Cleopatra is insisting that I stay. She tells me that no one has ever left her before. Apparently, it’s just not done.

I was hoping that she’d understand but when I told her she almost choked on the grape she was eating. We were having dinner at Caesar’s and it caused quite a scene. Men rushed over to her and she positively lapped up all the attention. She went a little too far, if you ask me, and milked it.

She loves eating at Caesar’s. It’s very grand. The main entrance alone is lined with marble statues and fig trees, covered by a pergola of vines. When Cleopatra walks underneath it, I hang back and watch. She’s recently developed a very feline walk, one perfect fluid movement.

She’s forever preening herself, too. Since she perfected the sweep of black kohl from the outer edge of her eye up to the end of her brow, she’s been transformed. I like to think that I helped her create that look. I told her once that I thought it would look dramatic with her green eyes. I even smudged some in the corner of her eye to show her what I meant. Then one evening – I think we were dining at Caesar’s that night too – she came out of her bedroom and she looked incredible. With a thick arc above each eye, my beautiful friend had become a more exotic, sensuous creature.

I think that’s when I first started to feel that I was losing her.

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It’s a real shame. We’ve known each other since we were little girls. Both our families were pleased when Cleopatra invited me to live with her.  My parents thought that she would take me out of myself and help me gain some confidence and her family hoped I would be a calming influence in her life. She always has been wilful and impulsive.

I’m not sure how to explain some of the bizarre habits that she’s developed. But I have accepted all, except this last one. Beautiful, charming, quick-witted and wily, but she can also be a moody mare, which is probably why Cleo is refusing to compromise for me.

We’re back home now and I can hear her crying in her room. It’s quite a performance and I wonder how long she will keep it up. I would love for her to come and sit with me, to talk things through. But it doesn’t sound likely to happen anytime soon. So, instead, I sit here in the dark and think about the times we’ve spent together.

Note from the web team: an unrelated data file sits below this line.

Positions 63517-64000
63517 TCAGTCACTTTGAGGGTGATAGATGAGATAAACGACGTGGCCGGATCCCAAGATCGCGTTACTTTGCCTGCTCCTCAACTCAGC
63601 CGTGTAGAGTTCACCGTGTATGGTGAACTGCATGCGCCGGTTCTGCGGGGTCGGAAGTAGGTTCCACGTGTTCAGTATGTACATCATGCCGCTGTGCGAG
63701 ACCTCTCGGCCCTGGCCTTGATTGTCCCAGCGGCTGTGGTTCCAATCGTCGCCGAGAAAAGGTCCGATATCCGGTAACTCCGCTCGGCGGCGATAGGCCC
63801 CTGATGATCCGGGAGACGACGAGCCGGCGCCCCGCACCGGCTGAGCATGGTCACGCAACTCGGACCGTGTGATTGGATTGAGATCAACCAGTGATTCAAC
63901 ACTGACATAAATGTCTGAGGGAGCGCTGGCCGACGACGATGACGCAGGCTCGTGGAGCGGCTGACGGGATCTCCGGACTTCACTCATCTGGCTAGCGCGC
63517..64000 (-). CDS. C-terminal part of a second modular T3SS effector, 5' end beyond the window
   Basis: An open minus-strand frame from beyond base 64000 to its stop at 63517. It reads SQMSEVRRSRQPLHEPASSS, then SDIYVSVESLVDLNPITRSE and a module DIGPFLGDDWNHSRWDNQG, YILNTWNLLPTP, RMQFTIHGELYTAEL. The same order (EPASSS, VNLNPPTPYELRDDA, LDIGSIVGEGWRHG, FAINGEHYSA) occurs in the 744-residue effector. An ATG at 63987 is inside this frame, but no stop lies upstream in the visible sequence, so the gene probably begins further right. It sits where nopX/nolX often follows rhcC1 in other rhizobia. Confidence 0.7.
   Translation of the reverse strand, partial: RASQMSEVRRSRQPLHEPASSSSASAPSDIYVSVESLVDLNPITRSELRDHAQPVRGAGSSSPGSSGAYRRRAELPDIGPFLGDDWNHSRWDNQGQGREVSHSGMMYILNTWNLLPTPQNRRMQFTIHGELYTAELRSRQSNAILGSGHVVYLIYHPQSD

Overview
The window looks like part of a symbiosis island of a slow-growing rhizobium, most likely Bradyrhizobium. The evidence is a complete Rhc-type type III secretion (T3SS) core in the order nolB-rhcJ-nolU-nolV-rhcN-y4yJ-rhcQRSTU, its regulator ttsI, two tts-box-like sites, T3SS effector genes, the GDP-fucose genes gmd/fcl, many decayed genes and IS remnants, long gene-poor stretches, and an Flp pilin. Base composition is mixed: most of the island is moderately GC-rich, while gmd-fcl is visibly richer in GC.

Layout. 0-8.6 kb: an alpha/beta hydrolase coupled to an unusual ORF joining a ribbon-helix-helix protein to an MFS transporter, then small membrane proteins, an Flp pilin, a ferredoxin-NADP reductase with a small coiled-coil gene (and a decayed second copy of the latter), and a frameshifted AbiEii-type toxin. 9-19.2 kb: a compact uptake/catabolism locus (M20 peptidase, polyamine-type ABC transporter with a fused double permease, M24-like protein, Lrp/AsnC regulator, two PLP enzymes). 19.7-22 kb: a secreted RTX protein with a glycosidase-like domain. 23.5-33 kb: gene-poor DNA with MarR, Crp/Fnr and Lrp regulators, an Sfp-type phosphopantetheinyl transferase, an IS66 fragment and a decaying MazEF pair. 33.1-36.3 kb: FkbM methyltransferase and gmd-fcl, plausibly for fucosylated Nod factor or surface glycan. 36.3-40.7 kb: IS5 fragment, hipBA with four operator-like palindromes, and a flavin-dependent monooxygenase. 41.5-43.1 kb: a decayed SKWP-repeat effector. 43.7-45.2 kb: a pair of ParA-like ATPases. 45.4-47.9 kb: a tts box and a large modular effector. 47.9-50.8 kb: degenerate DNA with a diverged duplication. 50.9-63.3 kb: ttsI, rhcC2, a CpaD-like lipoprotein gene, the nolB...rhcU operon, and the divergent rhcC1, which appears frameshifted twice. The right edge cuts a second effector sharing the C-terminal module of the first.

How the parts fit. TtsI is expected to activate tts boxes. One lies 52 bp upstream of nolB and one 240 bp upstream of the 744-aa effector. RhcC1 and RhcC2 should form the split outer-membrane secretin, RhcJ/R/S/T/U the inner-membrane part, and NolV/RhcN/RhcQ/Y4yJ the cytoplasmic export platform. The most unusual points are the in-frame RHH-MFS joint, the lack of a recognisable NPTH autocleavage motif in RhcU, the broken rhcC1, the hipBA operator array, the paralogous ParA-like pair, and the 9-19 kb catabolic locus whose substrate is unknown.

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She wasn’t always called Cleopatra. Her real name – the name I knew her by when we were children – was Leah.

Everyone has one truly beautiful friend and Leah was mine. She had long black hair that she could sit on and the palest ivory skin. I was always jealous of that.

Leah and I lost touch for a time. She got a place at Oxford to read Egyptology. I went to the other end of the country to study English.

We saw each other again one Christmas and went out for drinks. Leah was living and working in London and I had just come home from a stint teaching English in Italy. Leah suggested that I move in with her.  Initially, it worked out well but things started to change about a year ago.

I came back from holiday and noticed that there were cat ornaments everywhere, prisms hanging in the windows and the fridge was full of toblerone bars. Leah said it was the only chocolate she would eat from now on. That, and walnut whips.

I asked her what she’d been up to while I’d been away but all she said was that she’d been bored without me and hadn’t really done much. She’d surfed the Internet, got some ideas and brightened up the flat a bit.

The following week she brought home the first kitten. I was upset she hadn’t asked me first. Isis was joined by two more in the next few weeks – Amun and Ramses.

I came home from work one day and found her on the living room floor wrapped in the rug. She was rolling around, giggling, celebrating her name change. That’s when she first asked me to call her Cleopatra.

It was about this time that we started going to Caesar’s, a pretty exclusive restaurant in Knightsbridge, that specializes in fish dishes. I think either Marc or Antony must have taken her there.

Yes, the Marc Antony situation. I don’t know how she managed to meet them both. When she started this Cleopatra business, Jennifer Lopez had just married the singer Marc Antony. I spent weeks worrying that she would drag me off to America to distract JLo while Cleo moved in on her husband. Thankfully, she didn’t do that. Although when she did find her own homegrown versions, they were just as married.

It’s certainly not been dull living with Cleopatra but I’ve adjusted to the sand and ochre-coloured rooms, the new furnishings, the changing diet, the bowls of grapes and figs and dates placed about the flat. I no longer mind finding kohl smudges all over the place. She can roll around in the rugs if she wants to and I’ve almost grown to like the cats.

I don’t even mind people’s stares when Cleo and I go out together anymore. Her dress sense has altered dramatically in the past year and I stopped borrowing her clothes a few months back.

No, the final straw was the bath. That’s why I’m moving out. I walked in one day and Cleo was filling it with pint after pint. I started to itch and gag just watching her pour a churning mass of dairy into the tub.

And me with my lactose intolerance and milk allergy.

Image: m_bartosch / FreeDigitalPhotos.net

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